Yesterday, my husband and I took our kids to a Memorial Day service at the Central Texas State Veterans Cemetery in Killeen, Texas (near Fort Hood). There wasn’t enough seating so many of us had to stand. When the National Anthem began to play, these veterans in front of me snapped to attention.
After the speech, I saw this disabled veteran proudly walking around with his adorable little granddaughter (or great-granddaughter) and he allowed me to take a picture of them.
The ceremony concluded with the dedication of the 2013 memorial slate which listed the names of those Texans who died last year, followed by a 21-gun salute and Taps. I spent some time among the mourners, reading the plaques of the memorial. I snapped a few more pictures, then turned to see my son with a solemn face and eyes reddened by the effort of fighting back tears as he watched those in attendance mourn the loss of a loved one.
The plaque reads:
“True heroism is remarkably sober, very undramatic. It is not the urge to surpass all others at whatever cost, but the urge to serve others at whatever cost.” ~ Arthur Ashe
I hope you took a moment during the Memorial Day weekend to pay tribute to those who served and those who made the ultimate sacrifice.
In honor of my late grandfather, Joseph Lutz, who served in WWII and my children’s “adoptive” grandfather (Veteran’s Day: A Tribute to Peepaw) Donald Morrison who also served in WWII.
To celebrate the one year anniversary of my blog (March 13th), I’m publishing select posts throughout the year under the title “From the Archives” for those who may have missed them the first time around. Next up…
The first story I remember creating came after my first nightmare, or rather, the first nightmare I remember. I’m not even sure how old I was, maybe 4 or 5? I must’ve fallen asleep while one of my parents read Goldilocks and the Three Bears to me because my nightmare was a twisted version of that fairytale.
Illustration by David Merrell
Mama Bear and Papa Bear had captured my parents. They were restrained outside the bears’ home with thorn bushes. I looked on from a secret hiding place in the woods as they lit a fire underneath a giant black cauldron. Flames licked at the sides and steam rose from the center of the cauldron as my parents struggled to break free. That is where my nightmare ended.
I woke up in a panic. To a young child their parent is everything and both of mine were about to be boiled like lobsters. I calmed down once I realized I’d been dreaming but something tugged at me. I suppose this was the moment my internal storyteller was born.
What offense had my parents committed to deserve such treatment? Had Mama Bear and Papa Bear suspected my parents of eating the porridge, breaking the furniture, and destroying the neatly made beds? Or worse, was it something I had done? Where was Baby Bear? Had I done something to upset him? Were my parents paying the price for failing to discipline a naughty child? How could I save them?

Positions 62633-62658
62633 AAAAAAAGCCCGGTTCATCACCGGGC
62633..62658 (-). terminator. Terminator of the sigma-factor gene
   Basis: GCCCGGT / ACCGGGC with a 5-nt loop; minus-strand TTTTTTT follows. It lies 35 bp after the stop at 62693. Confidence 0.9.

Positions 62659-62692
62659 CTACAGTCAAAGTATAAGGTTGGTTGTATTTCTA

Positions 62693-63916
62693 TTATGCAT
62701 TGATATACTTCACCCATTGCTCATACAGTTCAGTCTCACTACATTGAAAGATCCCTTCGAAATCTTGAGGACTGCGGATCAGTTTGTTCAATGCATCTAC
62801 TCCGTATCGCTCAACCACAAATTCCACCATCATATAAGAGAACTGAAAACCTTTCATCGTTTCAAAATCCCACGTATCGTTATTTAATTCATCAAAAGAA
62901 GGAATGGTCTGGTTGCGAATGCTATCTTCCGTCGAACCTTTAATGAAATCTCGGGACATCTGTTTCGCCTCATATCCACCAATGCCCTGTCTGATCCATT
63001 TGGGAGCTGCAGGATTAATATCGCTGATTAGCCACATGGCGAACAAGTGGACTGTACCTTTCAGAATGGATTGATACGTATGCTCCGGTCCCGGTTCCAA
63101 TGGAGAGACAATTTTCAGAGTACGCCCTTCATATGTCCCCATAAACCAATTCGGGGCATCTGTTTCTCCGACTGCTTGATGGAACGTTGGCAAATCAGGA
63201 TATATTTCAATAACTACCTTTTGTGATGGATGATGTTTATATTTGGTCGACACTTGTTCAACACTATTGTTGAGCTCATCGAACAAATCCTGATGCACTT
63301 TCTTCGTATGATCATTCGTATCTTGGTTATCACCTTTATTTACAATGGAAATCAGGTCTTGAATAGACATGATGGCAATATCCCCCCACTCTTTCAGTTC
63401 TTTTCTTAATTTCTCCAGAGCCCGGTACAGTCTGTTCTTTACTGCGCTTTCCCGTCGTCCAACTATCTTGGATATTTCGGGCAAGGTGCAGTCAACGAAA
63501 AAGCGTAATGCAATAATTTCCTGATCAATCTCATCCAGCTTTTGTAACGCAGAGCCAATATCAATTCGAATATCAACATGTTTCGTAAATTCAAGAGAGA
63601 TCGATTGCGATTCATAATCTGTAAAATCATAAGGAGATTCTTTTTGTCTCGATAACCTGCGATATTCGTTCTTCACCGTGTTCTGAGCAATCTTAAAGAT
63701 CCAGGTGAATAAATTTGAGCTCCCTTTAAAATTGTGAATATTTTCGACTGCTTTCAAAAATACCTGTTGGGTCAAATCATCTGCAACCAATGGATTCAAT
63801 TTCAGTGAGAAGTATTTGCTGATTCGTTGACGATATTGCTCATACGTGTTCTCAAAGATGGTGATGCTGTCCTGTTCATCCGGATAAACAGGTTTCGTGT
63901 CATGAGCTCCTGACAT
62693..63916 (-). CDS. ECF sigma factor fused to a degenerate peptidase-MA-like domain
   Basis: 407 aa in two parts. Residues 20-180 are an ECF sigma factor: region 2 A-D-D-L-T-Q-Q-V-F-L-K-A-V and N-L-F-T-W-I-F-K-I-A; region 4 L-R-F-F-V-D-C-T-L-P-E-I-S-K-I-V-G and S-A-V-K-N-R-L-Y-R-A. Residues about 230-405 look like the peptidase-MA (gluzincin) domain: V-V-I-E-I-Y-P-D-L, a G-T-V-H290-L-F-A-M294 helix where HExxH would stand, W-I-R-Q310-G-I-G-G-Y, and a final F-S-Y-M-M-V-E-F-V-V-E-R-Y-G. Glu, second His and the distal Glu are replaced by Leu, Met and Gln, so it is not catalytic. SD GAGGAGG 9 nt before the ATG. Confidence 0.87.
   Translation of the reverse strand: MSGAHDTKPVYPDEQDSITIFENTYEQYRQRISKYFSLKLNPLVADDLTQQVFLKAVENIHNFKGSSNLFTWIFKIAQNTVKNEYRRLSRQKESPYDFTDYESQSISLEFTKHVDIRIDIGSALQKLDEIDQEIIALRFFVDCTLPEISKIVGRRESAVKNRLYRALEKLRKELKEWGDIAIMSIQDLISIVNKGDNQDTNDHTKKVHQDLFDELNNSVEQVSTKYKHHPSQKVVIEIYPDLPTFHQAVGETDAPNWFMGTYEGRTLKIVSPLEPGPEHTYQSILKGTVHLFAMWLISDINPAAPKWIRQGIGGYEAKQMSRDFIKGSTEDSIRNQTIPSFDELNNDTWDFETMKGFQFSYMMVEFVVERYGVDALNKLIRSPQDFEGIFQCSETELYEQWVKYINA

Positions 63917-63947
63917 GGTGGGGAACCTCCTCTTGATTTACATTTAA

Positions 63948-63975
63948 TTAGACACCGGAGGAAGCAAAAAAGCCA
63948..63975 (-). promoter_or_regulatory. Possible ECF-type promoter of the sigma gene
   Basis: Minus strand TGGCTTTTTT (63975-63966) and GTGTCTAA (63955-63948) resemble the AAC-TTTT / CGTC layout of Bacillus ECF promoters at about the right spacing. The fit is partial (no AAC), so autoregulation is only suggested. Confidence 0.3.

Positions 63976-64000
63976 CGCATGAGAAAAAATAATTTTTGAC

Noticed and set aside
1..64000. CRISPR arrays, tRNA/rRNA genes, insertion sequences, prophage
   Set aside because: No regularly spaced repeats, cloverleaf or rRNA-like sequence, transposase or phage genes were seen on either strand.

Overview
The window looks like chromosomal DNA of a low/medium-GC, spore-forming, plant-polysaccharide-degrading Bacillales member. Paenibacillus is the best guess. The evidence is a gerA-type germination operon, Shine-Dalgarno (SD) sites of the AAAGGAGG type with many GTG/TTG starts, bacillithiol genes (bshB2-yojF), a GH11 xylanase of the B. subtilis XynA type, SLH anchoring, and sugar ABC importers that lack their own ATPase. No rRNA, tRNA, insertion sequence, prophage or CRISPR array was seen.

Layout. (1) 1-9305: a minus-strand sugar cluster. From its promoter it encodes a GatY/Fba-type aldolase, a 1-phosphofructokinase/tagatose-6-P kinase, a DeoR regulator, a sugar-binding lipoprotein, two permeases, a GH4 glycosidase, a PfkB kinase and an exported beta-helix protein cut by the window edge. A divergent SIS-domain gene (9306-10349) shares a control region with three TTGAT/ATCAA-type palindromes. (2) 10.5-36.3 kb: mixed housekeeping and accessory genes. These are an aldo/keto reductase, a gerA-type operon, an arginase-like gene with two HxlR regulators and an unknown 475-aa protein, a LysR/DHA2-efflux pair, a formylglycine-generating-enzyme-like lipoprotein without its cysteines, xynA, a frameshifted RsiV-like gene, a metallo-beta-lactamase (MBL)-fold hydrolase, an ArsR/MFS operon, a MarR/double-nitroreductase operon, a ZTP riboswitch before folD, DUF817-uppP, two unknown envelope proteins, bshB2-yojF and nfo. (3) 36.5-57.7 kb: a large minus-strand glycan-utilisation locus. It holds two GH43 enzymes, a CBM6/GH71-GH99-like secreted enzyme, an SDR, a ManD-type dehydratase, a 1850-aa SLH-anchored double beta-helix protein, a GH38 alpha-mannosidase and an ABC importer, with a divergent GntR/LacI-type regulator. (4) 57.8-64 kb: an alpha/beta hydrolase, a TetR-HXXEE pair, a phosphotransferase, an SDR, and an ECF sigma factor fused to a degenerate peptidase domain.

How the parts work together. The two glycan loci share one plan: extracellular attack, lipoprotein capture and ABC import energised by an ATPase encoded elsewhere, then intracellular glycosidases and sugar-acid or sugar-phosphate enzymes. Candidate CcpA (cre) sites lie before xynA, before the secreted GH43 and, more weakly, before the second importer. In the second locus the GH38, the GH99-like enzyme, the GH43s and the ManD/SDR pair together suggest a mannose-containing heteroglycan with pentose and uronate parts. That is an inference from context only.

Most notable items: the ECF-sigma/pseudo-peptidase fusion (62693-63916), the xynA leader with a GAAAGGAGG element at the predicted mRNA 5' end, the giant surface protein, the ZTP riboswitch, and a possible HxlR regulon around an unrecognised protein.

I couldn’t recall the events in my dream that led to my parents being selected as dinner. All I knew was that my parents were in danger. I had to rescue them. I had to finish the story and it had to be brief; after all, my parents were about to become the main course for two ravenous bears.
Somehow I knew Baby Bear was the key. I searched and found him wandering in the woods alone. He was lost and scared. I gave him a cherished toy for comfort. It was a little crocheted doll that my grandmother had made for me. He seemed to understand the value it held and hugged me. We arrived at his home just as my parents were being lowered toward the boiling water.
Mama Bear and Papa Bear were overjoyed to see Baby Bear. After learning I had rescued him they decided I wasn’t a naughty child after all and released my parents. Porridge was warmed over the fire instead of my parents and we all sat down for a scrumptious meal. Mama Bear and Papa Bear swapped stories with my parents and after a while Baby Bear rubbed his eyes and yawned. Seeing that he was tired, I walked him upstairs and tucked him in bed. He fell asleep with my cherished doll held tightly to his chest. I was the heroine of the story and everyone lived happily ever after.
I have created hundreds of stories in my mind over the years. I don’t know why this one has stayed with me while others have faded. Maybe it’s because it was my first story. Maybe the simplicity of it makes it easy to remember. Maybe it was the thought of losing my parents. Who knows? I’ve discarded so many stories over the years because they were “too this” or “too that.” Maybe it’s because this one, at the time, felt…just right.